Divergence indicates a potential trend reversal. If the price is declining, but the indicator is not, that’s a bullish divergence. If the price is increasing, but the indicator is not, that’s a bearish divergence.


Crossovers are an important component of using MACD. They occur when one line ‘crosses over’ another.

Part of what makes MACD so powerful is the incorporation of different indicator lines, rather than relying on just one. Whenever a line crosses another, traders should be aware of what it could mean as far as a potential signal.

Some crossovers are ideal for identifying trend shifts and others for changes in momentum.

Strategies and Techniques

We’ll briefly cover some of the most common strategies and techniques in this section. Bear in mind that successful MACD traders generally use a combination of these strategies.

Divergence trading

Let’s say that the price is declining, but the MACD line is not. This could be a bullish divergence sign for the stock.

The MACD line is positive when the short-term trend is positive. If the MACD line is moving sideways or increasing, then it means that the asset’s general trend is not truly getting worse.

This could mean that the price decline does not have strong momentum and could reverse, which is a bullish signal for the asset.

Even in this simple example, you can see how trend and momentum can be combined for powerful trading.

Crossover trading

Crossovers are important signals for MACD trading strategies. There are two crossover types that MACD traders focus on.

The first type of crossover is the signal-line crossover. This occurs when the MACD line (the ‘fast’ line) crosses the signal line (the ‘slow’ line). This could be an indication that the asset’s trend is accelerating.

If the MACD line crosses the signal line from below, that’s a bullish sign, indicating that the asset’s positive trend is gaining momentum. Of course, the reverse is a bearish indicator.

The second type of crossover is the zero crossover. As the name indicates, this occurs when the MACD line crosses zero.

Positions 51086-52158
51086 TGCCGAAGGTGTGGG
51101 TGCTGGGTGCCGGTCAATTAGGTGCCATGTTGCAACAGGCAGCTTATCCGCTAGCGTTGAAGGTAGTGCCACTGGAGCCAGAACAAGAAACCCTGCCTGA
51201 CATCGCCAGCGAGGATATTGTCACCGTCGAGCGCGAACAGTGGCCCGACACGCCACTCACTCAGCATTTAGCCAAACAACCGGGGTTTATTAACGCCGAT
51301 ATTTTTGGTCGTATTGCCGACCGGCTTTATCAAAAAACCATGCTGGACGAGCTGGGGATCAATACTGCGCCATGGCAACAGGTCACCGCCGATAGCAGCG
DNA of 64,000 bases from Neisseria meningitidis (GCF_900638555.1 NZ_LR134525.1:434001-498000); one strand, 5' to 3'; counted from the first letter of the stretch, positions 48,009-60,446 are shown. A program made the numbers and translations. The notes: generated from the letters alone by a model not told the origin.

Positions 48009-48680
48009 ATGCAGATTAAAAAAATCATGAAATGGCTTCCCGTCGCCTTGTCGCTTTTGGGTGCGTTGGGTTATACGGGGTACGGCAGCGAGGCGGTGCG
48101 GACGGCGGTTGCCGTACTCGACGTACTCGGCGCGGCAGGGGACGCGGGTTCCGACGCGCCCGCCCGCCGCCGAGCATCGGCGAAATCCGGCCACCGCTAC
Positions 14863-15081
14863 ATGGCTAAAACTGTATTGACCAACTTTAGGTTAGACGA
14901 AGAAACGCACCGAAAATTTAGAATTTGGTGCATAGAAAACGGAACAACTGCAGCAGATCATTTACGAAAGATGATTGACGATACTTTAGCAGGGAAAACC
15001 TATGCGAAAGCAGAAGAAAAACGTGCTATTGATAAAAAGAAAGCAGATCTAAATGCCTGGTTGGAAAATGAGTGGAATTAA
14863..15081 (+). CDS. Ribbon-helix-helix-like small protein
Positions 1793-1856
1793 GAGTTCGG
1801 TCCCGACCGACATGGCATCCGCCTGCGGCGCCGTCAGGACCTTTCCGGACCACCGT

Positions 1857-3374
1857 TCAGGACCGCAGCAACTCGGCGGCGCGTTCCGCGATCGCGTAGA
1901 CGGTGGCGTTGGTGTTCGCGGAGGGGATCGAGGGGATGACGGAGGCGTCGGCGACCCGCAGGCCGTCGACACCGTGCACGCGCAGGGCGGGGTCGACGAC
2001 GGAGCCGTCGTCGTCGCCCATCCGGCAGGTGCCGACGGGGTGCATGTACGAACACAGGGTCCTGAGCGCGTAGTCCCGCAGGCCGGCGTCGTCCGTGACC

If the MACD line goes from positive to negative, this is a bearish sign. It could signal the start of a downtrend.

On the other hand, the MACD having a zero crossover and becoming positive is a bullish signal.

Histogram reversals

The histogram is an important visual indicator of momentum for traders.

When the MACD line crosses above the signal line, that’s known as a signal-line crossover. What will also occur is that the MACD histogram will flip from negative to positive. The higher the MACD line gets above the signal line, the larger the histogram will be.

Since the MACD line is the ‘fast’ line, registering trend shifts quicker than the ‘slow’ signal line, a growing histogram indicates strong positive momentum. On the other hand, a shrinking histogram, which threatens to enter negative territory, is a bearish sign of poor momentum.

MACD Case Study

To see how MACD would work in practice, let’s go through a simple case study of trading AAPL stock.

  1. Setup: You notice that AAPL has been in a downtrend for several weeks. You decide to use your MACD tools to analyze the downtrend and monitor for any potential reversals.
  2. Divergence Buy Signal: After monitoring AAPL, you notice that the downtrend in price is no longer matched by a falling MACD line. This is a bullish divergence, indicating that the price action does not have strong momentum.
  3. Crossover Buy Signal: As the trend reverses and AAPL starts to climb, you wait to enter the trade to ensure there is good momentum behind the movement. You get this signal when the MACD line breaks out through the signal line from below. This indicates AAPL’s positive momentum is increasing.
  4. Entry: You purchase AAPL and monitor your position for further movements.
  5. Crossover Sell Signal: After sitting on your position for a while and seeing AAPL climb, you see that the MACD line just made a zero crossover from above. You recognize this could signal the start of a downtrend.
  6. Exit: You exit your position, realizing a handsome profit from buying low and selling high.